Even the oldest, wiliest and most-stubborn bucks can’t help themselves when it’s time to procreate; all other concerns are tossed out the window. It is that short period of time — the rut — when they are the most vulnerable.
“From the moment their hormones and instincts start telling them it’s time to procreate, bucks become more and more stupid,” said Ronnie Jennings, a veteran deer hunter from Clinton. “From the first stages, when the bucks are establishing dominance and are subject to be called out of hiding, to the final days when does are in estrus, bucks feel an urge they can’t resist.
“The best thing I can compare it to is last call at a tavern. Think of all the dumb things men do to woo a woman, and how that intensifies at closing time. Those last 30 minutes of desperation can make us stupid, and we are not limited to a week or two a year, like deer. A buck’s window of opportunity is so short, making it so intense, that he’ll willingly walk out of his comfort zone and right into trouble.”
That’s why a doe dictates just how stupid the buck becomes, Jennings said.
“Whenever she moves and wherever she goes, that’s what the buck will do,” he said. “She determines if their movements will be nocturnal. She determines if they will be in the open — food plots and such — or in thickets. She owns him 24/7 until she submits. That’s why once I find a buck’s core zone, I start scouting the does in his area.”
Developing a plan
Jennings has developed his own system for hunting his property in southwest Hinds County, a 100-acre tract composed of 50% fields, 25% planted pine timber and 25% hardwood creek bottoms. It has helped him fill a wall in both his office and his home with arrays of trophy bucks, all measuring between 130 to 160 inches.
“I move around a good bit in the bow season and early gun season, and I use that period to take a doe or two or remove an inferior buck,” he said. “Mostly, I am tracking big bucks by camera or eyesight to pinpoint core areas and travel corridors. In 15 years, I have taken only one mature buck outside the rut. Now, I’ll take a trophy any chance I get, but I’m saying it’s so rare before the rut.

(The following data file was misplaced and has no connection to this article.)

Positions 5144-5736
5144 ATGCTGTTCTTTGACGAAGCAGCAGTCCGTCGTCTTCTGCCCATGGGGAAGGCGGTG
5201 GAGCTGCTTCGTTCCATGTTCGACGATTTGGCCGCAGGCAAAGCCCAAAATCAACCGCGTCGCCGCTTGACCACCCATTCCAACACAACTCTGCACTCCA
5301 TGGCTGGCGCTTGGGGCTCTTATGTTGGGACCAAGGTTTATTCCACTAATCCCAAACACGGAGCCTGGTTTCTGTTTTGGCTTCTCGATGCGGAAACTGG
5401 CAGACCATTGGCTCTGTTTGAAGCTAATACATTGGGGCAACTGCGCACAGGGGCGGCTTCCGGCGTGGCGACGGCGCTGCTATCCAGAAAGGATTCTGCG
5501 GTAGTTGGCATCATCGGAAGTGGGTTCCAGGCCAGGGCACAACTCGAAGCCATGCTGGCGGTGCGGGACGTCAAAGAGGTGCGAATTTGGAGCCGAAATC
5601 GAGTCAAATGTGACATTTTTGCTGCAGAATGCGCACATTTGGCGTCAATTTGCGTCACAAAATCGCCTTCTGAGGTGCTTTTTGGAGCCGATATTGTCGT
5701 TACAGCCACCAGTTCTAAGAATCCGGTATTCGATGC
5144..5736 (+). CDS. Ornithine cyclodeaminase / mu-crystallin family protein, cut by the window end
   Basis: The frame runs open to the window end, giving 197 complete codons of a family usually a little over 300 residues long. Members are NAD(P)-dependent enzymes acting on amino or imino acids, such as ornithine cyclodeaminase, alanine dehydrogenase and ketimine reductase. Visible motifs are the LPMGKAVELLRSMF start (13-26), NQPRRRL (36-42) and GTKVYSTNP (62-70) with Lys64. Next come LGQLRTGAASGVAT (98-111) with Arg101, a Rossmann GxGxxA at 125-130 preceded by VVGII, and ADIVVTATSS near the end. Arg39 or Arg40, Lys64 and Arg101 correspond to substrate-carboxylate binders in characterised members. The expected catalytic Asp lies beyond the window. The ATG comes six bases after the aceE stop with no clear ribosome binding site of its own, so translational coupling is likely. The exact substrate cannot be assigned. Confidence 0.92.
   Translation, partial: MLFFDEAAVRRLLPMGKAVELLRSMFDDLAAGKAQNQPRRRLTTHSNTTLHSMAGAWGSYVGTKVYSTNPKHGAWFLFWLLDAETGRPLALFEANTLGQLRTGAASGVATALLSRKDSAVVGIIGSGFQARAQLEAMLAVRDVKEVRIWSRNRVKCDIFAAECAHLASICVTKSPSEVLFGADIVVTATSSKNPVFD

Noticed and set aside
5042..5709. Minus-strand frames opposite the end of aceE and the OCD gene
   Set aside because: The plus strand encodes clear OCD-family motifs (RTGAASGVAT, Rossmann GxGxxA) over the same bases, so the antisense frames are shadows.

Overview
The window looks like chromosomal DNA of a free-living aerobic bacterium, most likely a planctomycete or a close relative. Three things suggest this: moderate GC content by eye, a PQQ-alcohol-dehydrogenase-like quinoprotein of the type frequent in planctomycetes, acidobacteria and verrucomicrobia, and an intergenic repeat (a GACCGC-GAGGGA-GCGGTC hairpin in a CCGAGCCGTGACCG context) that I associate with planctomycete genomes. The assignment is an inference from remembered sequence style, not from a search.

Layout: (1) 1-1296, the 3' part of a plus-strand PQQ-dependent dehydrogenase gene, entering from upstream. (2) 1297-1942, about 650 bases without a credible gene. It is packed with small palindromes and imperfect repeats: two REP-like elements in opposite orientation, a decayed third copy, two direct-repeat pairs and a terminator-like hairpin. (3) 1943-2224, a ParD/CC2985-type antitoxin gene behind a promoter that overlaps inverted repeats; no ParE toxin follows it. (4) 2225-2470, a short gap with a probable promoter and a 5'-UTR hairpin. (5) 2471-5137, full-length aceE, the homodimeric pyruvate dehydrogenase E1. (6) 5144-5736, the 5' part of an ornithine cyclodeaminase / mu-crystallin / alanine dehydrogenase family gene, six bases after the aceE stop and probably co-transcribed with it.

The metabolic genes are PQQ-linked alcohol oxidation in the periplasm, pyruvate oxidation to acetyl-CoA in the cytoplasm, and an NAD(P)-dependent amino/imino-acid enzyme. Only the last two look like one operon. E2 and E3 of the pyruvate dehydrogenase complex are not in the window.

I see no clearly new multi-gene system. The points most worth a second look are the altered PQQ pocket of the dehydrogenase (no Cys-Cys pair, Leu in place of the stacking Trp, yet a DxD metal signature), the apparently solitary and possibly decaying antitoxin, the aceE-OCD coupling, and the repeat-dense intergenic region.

“Once I lock in on a buck or two I want to target, I turn my attention to the does in that area, learn as much as I can about them as fast as I can, and then I leave that area alone until the rut. I don’t want to spook the does or the bucks. The really big bucks that I catch on my cameras, over 95% of the photos come at night. Why waste my days-off chasing them then, or risk busting them on the weekends and spooking them in their core area?”
Jennings puts all his eggs in one basket, so to speak, and that basket is the rut.
“Every year, almost without exception, the does on our property come into estrus either right before Christmas or right after it,” he said. “The last two weeks of the year, that’s the window I save up most of my vacation time to use. By then, I want to know where and when the does are moving so I can be there when one brings a big boy out into the open. I prepare to hunt from daylight to dark, too.”
A gift from MDWFP
The Mississippi Department of Wildlife, Fisheries, and Parks has leveled the playing field for all hunters by compiling a statewide map showing the mean date of conception in all areas. It is based on historical data collected through post-mortem health checks on does, which the agency has done for decades.
Consider it another gift of the season. You can find it online at http://www.mdwfp.com/wildlife-hunting/deer-program/deer-breeding-date-map.aspx